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Re: enhanced error fields

From: Tom Lane <tgl(at)sss(dot)pgh(dot)pa(dot)us>
To: Peter Geoghegan <peter(dot)geoghegan86(at)gmail(dot)com>
Cc: Pavel Stehule <pavel(dot)stehule(at)gmail(dot)com>, "anarazel(at)anarazel(dot)de" <andres(at)anarazel(dot)de>, Robert Haas <robertmhaas(at)gmail(dot)com>, Stephen Frost <sfrost(at)snowman(dot)net>, PostgreSQL Hackers <pgsql-hackers(at)postgresql(dot)org>, Alvaro Herrera <alvherre(at)commandprompt(dot)com>
Subject: Re: enhanced error fields
Date: 2013-01-29 04:08:33
Message-ID: 14942.1359432513@sss.pgh.pa.us (view raw or flat)
Thread:
Lists: pgsql-hackers
I wrote:
> Rather what we've got is that constraints are uniquely named among
> those associated with a table, or with a domain.  So the correct
> unique key for a table constraint is table schema + table name +
> constraint name, whereas for a domain constraint it's domain schema +
> domain name + constraint name.  The current patch provides sufficient
> information to uniquely identify a table constraint, but not so much
> domain constraints.  Should we fix that?  I think it'd be legitimate
> to re-use SCHEMA_NAME for domain schema, but we'd need a new nonstandard
> field DOMAIN_NAME (or maybe better DATATYPE_NAME) if we want to fix it.

I have hacked up the code (but not yet the documentation) to support
this, but I found out that there's at least one place where this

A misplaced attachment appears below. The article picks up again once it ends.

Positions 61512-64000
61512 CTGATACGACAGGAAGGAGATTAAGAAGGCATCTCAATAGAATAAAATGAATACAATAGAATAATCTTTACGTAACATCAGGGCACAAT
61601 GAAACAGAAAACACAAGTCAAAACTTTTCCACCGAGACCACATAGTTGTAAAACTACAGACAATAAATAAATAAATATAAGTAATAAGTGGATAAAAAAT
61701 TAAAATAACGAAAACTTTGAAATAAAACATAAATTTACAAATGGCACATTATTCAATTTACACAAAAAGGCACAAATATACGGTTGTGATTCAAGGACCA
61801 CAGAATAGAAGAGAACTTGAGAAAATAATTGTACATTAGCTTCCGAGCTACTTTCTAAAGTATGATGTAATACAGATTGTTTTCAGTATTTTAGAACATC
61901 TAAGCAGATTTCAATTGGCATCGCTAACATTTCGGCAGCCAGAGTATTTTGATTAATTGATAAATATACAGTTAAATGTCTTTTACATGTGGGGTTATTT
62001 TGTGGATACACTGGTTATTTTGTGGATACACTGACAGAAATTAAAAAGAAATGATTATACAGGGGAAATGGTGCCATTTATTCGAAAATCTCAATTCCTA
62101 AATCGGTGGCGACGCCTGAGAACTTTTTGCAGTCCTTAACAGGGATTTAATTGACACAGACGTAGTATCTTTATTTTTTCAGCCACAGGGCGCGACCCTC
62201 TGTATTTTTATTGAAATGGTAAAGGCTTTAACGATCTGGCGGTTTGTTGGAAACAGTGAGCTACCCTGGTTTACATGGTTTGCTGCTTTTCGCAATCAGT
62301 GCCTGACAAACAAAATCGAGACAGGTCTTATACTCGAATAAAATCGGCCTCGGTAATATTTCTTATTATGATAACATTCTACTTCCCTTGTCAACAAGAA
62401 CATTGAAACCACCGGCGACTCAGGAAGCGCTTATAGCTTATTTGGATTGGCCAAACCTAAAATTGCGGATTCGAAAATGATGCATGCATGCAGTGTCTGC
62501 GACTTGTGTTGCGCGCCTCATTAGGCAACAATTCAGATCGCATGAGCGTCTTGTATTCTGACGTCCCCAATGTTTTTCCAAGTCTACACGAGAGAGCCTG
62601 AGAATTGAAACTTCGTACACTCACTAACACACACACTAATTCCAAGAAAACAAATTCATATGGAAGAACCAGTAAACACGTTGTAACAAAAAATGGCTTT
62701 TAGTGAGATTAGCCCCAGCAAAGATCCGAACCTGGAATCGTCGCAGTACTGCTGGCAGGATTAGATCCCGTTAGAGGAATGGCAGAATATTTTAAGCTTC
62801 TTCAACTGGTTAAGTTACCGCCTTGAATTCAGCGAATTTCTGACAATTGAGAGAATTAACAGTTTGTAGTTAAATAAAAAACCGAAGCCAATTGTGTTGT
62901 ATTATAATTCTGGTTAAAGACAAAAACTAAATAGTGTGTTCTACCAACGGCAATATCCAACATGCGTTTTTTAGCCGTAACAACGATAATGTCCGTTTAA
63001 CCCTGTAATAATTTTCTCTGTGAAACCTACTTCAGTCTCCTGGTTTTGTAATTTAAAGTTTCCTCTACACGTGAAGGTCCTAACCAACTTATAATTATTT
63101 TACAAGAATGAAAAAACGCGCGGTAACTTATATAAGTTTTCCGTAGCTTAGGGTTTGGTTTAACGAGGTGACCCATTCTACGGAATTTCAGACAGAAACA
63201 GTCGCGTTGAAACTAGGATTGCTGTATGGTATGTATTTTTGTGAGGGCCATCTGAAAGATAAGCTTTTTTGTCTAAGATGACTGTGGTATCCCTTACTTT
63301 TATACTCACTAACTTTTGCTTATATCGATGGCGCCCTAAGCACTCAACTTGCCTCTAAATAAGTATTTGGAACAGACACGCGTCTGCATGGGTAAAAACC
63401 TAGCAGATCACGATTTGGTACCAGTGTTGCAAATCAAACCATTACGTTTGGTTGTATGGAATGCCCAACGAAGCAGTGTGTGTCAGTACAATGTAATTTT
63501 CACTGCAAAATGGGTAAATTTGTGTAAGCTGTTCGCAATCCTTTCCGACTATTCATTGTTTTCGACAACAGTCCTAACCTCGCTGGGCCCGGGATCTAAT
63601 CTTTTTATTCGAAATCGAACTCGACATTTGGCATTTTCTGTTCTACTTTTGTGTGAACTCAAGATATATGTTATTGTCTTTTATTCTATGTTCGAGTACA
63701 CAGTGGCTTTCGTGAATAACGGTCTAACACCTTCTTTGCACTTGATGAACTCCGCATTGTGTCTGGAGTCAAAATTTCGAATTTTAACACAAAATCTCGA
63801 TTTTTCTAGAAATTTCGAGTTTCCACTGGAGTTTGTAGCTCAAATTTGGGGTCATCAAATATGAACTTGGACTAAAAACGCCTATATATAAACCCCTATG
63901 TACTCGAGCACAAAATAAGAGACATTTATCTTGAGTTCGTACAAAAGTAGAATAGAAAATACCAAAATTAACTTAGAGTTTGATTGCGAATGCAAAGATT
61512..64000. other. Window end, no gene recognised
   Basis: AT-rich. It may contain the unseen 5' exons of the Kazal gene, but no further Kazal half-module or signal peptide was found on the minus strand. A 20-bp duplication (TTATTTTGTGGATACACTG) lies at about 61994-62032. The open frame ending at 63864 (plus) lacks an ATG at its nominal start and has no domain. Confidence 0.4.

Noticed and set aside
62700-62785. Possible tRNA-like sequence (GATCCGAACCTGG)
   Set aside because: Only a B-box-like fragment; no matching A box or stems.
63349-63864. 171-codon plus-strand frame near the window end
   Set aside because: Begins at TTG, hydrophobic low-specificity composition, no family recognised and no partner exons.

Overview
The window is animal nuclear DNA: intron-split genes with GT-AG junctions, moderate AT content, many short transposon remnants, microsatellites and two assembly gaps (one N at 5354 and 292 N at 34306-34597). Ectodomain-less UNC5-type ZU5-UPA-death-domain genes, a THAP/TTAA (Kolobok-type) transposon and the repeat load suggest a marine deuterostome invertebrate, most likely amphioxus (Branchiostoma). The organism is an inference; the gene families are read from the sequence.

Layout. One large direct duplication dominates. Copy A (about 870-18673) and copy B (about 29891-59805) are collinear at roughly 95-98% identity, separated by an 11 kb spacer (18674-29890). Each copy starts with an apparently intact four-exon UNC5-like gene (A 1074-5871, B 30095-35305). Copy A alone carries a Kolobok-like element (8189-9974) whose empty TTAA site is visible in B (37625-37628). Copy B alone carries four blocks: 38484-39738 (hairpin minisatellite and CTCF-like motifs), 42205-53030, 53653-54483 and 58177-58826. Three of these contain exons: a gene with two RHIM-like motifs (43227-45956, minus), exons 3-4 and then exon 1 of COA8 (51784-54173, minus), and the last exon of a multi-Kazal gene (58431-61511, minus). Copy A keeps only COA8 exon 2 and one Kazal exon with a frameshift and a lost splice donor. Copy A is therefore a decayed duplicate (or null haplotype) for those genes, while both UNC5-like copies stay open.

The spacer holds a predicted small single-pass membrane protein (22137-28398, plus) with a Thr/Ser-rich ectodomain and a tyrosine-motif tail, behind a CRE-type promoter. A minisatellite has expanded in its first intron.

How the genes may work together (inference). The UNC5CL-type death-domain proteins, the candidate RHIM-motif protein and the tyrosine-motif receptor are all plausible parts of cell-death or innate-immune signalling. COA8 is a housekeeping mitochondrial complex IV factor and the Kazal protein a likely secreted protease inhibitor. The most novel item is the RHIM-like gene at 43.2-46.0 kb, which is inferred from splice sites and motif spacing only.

definition of the field semantics is a bit awkward.  The issue is that
this definition presupposes that we want to complain about a table or
a domain, never both, because we're overloading both the SCHEMA_NAME
and CONSTRAINT_NAME fields for both purposes.  This is annoying in
validateDomainConstraint(), where we know the domain constraint that
we're complaining about and also the table/column containing the bad
value.  We can't fill in both TABLE_NAME and DATATYPE_NAME because
they both want to set SCHEMA_NAME, and perhaps not to the same value.

Since the error report is about a domain constraint, I don't have a big
problem deciding that the domain has to win this tug-of-war.  And it
could easily be argued that if we had separate fields and filled in
both, an application could get confused about whether we meant a table
constraint or a domain constraint.  (As submitted, the patch would
definitely have made it look like we were complaining about a table
constraint.)  But it's still annoying that we can't represent all the
info that is in the human-readable message.

I'm not sure we should allow corner cases like this to drive the design;
but if anyone has an idea about a cleaner way, let's hear it.

			regards, tom lane


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Next:From: David RowleyDate: 2013-01-29 05:01:47
Subject: Re: Hm, table constraints aren't so unique as all that
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